Fizza Khan  20:09

Oftentimes managers do have that misconception that if everything is on our consultant’s plate, then they can take the hit for anything going wrong. And that’s actually not true because what we do at Silver is any time we work on behalf of the client with respect to any aspect of their compliance program, we make sure to educate the CCO and their team with respect to any sort of work product we generate for them, and they have to sign off on it saying that they’ve understood it. And this is not just for our benefit, and this is not just for us to feel comfortable with in terms of a CYA aspect. It’s much more to ensure that the CCO can speak to not only the regulators but investors when investors are conducting due diligence.

Terrance O’Malley  21:05

So Fizza, I know the world goes on. And we talked a lot about ESG over the past year or two, and I know you have some wonderful capabilities there. Do you want to mention a few things about that?

Fizza Khan  21:18

Certainly. So ESG is actually paramount right now in light of COVID. Because not only is there climate change, but you need to ensure that there’s social governance matters that are being addressed, and managers are being asked more than ever, with respect to investor due diligence, what if any parameters can be put into place with respect to ESG. We at Silver have an ESG strategy line whereby we help managers build out their ESG program, help them diligence ESG matters as it relates to portfolio companies that they may be acquiring, even look into public companies for those hedge fund managers. And we think as it relates to what is happening in the world right now, and going forward, it will just grow that much more important. So managers really need to be hyper aware of what exactly is going on in this space and how it affects their portfolio.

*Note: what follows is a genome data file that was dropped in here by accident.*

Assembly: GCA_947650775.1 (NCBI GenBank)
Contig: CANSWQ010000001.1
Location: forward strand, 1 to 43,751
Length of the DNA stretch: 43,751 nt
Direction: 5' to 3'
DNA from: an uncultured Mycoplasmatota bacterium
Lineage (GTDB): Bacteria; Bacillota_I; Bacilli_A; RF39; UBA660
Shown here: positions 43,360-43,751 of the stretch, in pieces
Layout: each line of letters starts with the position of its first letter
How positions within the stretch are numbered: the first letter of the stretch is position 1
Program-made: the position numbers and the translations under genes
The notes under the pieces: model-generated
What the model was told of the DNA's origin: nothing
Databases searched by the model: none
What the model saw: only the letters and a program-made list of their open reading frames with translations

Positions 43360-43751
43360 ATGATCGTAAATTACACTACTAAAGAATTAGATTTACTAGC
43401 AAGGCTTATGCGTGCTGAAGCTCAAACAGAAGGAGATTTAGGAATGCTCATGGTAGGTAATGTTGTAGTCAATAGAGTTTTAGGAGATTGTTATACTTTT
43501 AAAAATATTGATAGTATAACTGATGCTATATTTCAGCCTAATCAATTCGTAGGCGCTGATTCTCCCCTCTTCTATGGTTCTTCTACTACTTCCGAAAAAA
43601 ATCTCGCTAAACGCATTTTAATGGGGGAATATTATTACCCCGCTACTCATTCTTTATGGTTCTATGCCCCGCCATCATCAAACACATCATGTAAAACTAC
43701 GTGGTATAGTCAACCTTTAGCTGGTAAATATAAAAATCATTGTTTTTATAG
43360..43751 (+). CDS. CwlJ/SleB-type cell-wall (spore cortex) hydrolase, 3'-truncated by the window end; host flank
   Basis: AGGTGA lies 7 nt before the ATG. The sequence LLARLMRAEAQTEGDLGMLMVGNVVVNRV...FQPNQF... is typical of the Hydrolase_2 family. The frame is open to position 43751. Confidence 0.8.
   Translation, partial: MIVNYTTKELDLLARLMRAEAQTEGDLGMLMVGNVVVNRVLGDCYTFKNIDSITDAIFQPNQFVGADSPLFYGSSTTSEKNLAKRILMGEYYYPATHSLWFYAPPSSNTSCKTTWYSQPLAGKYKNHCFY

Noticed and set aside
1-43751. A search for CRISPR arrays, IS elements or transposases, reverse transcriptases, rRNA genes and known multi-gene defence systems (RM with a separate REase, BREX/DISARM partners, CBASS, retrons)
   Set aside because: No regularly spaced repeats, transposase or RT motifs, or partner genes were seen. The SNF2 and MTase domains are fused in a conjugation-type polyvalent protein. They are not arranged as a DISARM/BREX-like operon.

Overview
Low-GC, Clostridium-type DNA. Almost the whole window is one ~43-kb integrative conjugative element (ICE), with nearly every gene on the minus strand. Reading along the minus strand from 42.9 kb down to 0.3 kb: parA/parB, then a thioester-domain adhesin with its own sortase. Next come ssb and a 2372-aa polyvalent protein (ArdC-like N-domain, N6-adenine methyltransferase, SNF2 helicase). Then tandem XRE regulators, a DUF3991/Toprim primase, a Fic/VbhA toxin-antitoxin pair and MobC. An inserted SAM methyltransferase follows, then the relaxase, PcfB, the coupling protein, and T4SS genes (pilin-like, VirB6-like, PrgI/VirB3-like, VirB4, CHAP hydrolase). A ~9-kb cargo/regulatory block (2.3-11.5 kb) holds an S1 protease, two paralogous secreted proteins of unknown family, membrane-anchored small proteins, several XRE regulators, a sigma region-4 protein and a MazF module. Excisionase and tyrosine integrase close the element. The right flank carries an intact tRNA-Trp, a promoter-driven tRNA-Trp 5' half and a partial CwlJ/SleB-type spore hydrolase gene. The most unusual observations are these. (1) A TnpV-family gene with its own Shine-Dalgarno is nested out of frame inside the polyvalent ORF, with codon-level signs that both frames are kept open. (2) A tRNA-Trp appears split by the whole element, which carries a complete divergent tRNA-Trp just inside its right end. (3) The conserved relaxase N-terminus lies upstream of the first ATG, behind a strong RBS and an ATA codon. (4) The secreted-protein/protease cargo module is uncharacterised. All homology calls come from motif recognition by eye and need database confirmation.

Terrance O’Malley  22:19

Thanks. Do you have any thoughts about the future?

Fizza Khan  22:21

I do. I think just with respect to overall how we operate as a firm with respect to Silver Regulatory Associates, and managing our clients, I think there is going to be a lot more electronic communication by way of video chatting. I think the idea of coming on site will somewhat change as a result of our now working remotely. But I don’t think what will change is the quality of service. I think we will be inevitably there in every aspect for our clients and I think the reliance on us consultants will be that much better, because we will be that much more integrated with the firm as a result of this situation.

Terrance O’Malley  23:09

Thank you very much for joining us today. This has been a great conversation. Very interesting to hear about your firm how you started, some of your thoughts on the industry. And we wish you guys the best of luck.

Fizza Khan  23:19

Thank you so much, Tery. I appreciate the time.

Terrance O’Malley  23:22

Thank you.